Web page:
News / Utah / 

Common items can be drug paraphernalia in hiding, expert says


11 photos

Estimated read time: 3-4 minutes

This archived news story is available only for your personal, non-commercial use. Information in the story may be outdated or superseded by additional information. Reading or replaying the story in its archived form does not constitute a republication of the story.

WEST VALLEY CITY -- Hats, shoes and shorts with secret compartments. Whipped cream dispensers turned huffing devices.

They look like your everyday clothes and grocery store products. But they mean a whole lot more to the drug culture and drug users, and they could be signs teens are up to no good.

One drug expert cop was at the Utah Council for Crime Prevention's Power of Prevention Conference in West Valley, warning people what to watch for in their own homes. Officer Jermaine Galloway is also a consultant who travels around the region, dropping the jaws of unwitting parents.

One item that is commonly found in local shopping malls that Galloway is talking about is the "stash hat." It looks like an ordinary baseball cap, but inside - with the zipper obscured below a fold of cloth -- is a hidden area large enough to hide a key -- or potentially user amounts of drugs.

Galloway also showed off shorts with a detachable pouch that hangs by the underwear around the groin, and shoes that have a zip pouch under the tongue.

Warning signs of drug abuse
Physical
  • Bloodshot eyes, pupils larger or smaller than usual.
  • Sudden weight loss or weight gain.
  • Tremors, slurred speech, or impaired coordination.
Behavioral
  • Drop in attendance and performance at work or school.
  • Unexplained financial problems.
  • Sudden change in friends, favorite hangouts, and hobbies.
Psychological
  • Sudden mood swings, irritability, or angry outbursts.
  • Appears fearful, anxious, or paranoid, with no reason.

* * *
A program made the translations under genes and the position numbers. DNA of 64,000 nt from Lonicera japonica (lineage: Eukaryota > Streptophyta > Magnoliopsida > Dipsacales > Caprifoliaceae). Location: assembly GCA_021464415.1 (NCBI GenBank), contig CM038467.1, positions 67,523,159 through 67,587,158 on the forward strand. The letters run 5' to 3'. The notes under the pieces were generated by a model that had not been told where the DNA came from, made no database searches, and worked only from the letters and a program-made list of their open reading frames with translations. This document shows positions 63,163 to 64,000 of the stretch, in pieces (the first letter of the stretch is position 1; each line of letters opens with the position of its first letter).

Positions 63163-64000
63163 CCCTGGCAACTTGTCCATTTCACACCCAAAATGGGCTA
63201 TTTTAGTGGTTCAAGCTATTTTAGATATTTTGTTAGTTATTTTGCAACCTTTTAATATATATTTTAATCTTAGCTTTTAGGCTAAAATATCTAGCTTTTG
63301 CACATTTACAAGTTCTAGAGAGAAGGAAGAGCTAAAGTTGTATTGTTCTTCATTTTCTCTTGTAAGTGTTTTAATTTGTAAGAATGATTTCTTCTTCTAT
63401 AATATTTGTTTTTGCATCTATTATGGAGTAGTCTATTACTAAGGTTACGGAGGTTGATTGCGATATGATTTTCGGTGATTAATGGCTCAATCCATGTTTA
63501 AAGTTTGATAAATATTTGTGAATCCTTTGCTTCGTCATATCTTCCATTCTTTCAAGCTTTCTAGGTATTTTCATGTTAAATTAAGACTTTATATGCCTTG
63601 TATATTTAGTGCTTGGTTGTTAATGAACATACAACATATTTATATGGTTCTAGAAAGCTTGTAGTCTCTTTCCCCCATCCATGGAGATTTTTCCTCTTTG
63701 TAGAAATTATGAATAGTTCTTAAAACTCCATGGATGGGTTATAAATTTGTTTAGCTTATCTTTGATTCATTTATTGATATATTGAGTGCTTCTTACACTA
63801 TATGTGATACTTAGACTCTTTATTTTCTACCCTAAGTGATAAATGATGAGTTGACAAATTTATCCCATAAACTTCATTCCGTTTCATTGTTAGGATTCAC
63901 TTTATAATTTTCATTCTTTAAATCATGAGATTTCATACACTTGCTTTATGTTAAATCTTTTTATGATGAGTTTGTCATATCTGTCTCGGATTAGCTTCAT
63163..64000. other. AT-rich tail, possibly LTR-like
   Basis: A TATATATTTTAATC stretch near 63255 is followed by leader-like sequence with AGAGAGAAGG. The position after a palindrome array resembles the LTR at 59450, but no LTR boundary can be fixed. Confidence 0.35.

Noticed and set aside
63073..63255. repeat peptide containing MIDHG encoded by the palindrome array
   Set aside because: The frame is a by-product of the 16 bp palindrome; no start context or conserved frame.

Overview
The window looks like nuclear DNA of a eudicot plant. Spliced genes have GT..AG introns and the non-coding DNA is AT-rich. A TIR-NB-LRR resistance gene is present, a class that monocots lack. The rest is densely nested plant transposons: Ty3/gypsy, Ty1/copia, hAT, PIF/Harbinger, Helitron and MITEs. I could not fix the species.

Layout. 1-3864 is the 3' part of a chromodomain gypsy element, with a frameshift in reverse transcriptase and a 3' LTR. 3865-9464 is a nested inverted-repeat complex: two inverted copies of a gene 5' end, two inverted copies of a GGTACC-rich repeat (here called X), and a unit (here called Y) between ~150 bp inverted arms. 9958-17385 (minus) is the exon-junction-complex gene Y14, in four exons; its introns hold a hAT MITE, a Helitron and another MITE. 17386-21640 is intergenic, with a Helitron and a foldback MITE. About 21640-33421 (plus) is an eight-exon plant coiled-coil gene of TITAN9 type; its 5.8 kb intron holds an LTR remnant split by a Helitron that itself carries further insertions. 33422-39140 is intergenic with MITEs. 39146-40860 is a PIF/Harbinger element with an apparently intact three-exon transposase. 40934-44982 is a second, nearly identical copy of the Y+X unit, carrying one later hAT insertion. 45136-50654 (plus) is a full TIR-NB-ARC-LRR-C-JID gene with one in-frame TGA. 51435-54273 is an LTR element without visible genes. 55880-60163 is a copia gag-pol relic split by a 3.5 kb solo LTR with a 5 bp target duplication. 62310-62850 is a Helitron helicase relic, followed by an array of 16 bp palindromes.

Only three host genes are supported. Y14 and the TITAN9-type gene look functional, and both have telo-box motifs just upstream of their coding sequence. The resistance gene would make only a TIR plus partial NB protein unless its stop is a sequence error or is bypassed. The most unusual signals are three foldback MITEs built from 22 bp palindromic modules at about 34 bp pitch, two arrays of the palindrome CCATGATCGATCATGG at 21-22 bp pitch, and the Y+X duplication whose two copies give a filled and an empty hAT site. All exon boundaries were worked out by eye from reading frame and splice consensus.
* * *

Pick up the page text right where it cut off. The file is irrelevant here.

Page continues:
• Periods of unusual hyperactivity, agitation, or giddiness.

"As a police officer, anything with a non-traditional compartment always makes you kind of wonder what's in there," Galloway said. "We're law enforcement and most of us hold our wallets in our front or back pocket or something like that. So it always makes you wonder. Sure there are probably people who put their house keys in there. They hide their hundred dollar bill in there or something like that. But there are also people who use those things in a negative way."

Galloway is warning parents to also be looking for what is on t-shirts. An image of a clock may mean nothing, but if the clock's time is 4:20 - it's a drug reference, Galloway said.

Galloway demonstrated how a small container of Reddi Whip -- found at numerous convenience stores and grocery stores -- can become a drug tool for a huffer simply by how the dispenser is depressed.

"It just sends out the nitrous (oxide)," Galloway said as the container hissed. "It doesn't send out the whipped cream."

Galloway underscores these products can obviously be benign on their own, but if they start showing up in bulk in, say, a teen's room - there may be room for suspicion from parents.

Parents who attended Galloway's remarks at the conference had their eyes opened.

"I as a parent of five children am scared to death for my children," Sharon Taylor said. "Going about normal activity, you would never know that drugs are being hidden like this."

Galloway's advice to parents? If something looks foreign, Google it. Many of the products are sold online. One web ad KSL uncovered of a "stash" hat had printed in bold, "Features small stash pocket on inside!" Galloway also tells parents to question their children early and often. "You're going to alleviate a lot of problems and you're also going to have a baseline with your kids," Galloway said. "You're going to understand what they're thinking and where they're going and where they're going with different things. If you don't do that, then you're going to totally miss it."

Photos

Related Stories

Andrew Adams

    SIGN UP FOR THE KSL.COM NEWSLETTER

    Catch up on the top news and features from KSL.com, sent weekly.
    By subscribing, you acknowledge and agree to KSL.com's Terms of Use and Privacy Policy.

    KSL Weather Forecast